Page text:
I shared these articles with my son who said, yes, that what he has been trying to express to me and my family for the past few years. Note that he is not involved in this movement in a deep way, but he shares the sense of dislocation and ‘otherness’ that accompany these convictions.
I have strong sympathy for some of the proximate causes of post-left thinking. In particular, economic nostalgia -- a yearning for a New Deal past where people could achieve the American Dream and where economic inequality and other social ills -- housing, etc. -- were better managed by the government. And when the institution of government seems to be speaking without real connection to these issues, and Biden’s Democrats keep talking up our K-shaped recovery from inflation and Covid — where the well-off and businesses have disproportionately gained, while those at the bottom of the totem pole are left struggling — it’s no surprise that many would reject the entire set-up, and simply watch YouTube and TikTok, not CNN.
That may be an overly long lead-in to the similarities between the post-left and what might be called post-work. The institution of work is increasingly failing in its core premises.
The notion that work is in itself a noble thing to spend our time on, that Max Weber aspiration, after decades of neoliberal downsizing and the complete destruction of an imagined contract with workers, fails to convince most. The out-of-date, sugar-coated claim that work is how we find meaning and purpose as other institutions no longer occupy a central place in our lives no longer convinces, either.
Joanna Barnes wrote ‘Work is … how we give our lives meaning when religion, party politics and community fall away.’ At best, this is a subtractive formulation, asserting that the institution of work will give meaning to our lives, when others fail to do so.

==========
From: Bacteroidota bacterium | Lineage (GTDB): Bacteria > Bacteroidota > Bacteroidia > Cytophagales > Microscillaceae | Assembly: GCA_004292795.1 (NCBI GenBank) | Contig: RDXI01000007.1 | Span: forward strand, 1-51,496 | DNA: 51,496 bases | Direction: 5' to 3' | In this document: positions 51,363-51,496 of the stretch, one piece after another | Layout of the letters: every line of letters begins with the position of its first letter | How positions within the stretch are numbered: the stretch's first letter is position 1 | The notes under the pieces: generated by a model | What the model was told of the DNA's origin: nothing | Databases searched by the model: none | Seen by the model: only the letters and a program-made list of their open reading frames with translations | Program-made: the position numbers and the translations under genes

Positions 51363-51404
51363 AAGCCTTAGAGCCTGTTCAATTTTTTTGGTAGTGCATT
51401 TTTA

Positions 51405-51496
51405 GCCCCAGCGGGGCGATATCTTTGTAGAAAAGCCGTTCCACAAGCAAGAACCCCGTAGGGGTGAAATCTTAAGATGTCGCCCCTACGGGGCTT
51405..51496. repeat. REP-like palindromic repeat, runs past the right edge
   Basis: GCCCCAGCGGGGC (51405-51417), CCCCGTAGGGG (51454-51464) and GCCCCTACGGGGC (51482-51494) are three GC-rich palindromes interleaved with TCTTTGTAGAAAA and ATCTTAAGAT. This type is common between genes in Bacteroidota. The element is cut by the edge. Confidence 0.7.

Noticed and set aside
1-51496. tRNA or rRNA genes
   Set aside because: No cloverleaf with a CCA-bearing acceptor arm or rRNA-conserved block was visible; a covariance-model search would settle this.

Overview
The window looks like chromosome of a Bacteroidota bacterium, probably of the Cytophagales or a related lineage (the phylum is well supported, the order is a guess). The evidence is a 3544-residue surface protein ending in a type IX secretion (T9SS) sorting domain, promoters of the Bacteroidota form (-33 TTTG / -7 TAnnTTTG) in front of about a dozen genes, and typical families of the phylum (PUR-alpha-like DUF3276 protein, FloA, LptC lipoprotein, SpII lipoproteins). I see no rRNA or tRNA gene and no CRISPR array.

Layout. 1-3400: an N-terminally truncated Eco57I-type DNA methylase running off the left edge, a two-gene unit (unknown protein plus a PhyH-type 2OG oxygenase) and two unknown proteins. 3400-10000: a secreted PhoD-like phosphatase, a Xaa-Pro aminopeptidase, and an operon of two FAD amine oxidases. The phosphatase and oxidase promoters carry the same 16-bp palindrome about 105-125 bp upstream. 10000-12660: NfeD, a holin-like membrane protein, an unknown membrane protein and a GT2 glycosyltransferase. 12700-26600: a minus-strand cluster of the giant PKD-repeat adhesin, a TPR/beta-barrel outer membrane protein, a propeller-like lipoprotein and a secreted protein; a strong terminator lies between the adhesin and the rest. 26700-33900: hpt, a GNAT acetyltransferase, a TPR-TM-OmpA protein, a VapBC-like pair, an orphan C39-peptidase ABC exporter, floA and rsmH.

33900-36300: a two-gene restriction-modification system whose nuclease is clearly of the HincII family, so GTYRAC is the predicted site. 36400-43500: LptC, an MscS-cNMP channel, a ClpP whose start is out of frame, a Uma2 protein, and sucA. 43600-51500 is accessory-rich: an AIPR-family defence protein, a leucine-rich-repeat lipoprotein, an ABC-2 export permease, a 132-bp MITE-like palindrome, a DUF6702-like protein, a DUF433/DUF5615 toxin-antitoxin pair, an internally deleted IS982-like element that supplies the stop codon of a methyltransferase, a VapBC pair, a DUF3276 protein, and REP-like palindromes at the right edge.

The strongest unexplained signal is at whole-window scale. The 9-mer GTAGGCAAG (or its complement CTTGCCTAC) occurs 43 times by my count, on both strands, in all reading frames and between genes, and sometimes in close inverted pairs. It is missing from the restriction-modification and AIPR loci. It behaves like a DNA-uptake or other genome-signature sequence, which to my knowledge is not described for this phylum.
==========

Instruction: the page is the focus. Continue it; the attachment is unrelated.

But this is all an aspect of what Andy Becket called ‘workism’:
Work is the master of the modern world. For most people, it is impossible to imagine society without it. It dominates and pervades everyday life – especially in Britain and the US – more completely than at any time in recent history. An obsession with employability runs through education. Even severely disabled welfare claimants are required to be work-seekers. Corporate superstars show off their epic work schedules. “Hard-working families” are idealised by politicians. Friends pitch each other business ideas. Tech companies persuade their employees that round-the-clock work is play. Gig economy companies claim that round-the-clock work is freedom. Workers commute further, strike less, retire later. Digital technology lets work invade leisure.
And yet work is not working, for ever more people, in ever more ways. We resist acknowledging these as more than isolated problems – such is work’s centrality to our belief systems – but the evidence of its failures is all around us.
As a source of subsistence, let alone prosperity, work is now insufficient for whole social classes. In the UK, almost two-thirds of those in poverty – around 8 million people – are in working households. In the US, the average wage has stagnated for half a century.
As a source of social mobility and self-worth, work increasingly fails even the most educated people – supposedly the system’s winners. In 2017, half of recent UK graduates were officially classified as “working in a non-graduate role”. In the US, “belief in work is crumbling among people in their 20s and 30s”, says Benjamin Hunnicutt, a leading historian of work. “They are not looking to their job for satisfaction or social advancement.” (You can sense this every time a graduate with a faraway look makes you a latte.)
The housing crisis and growing financial inequality undermines the primacy of work as a central institution of society.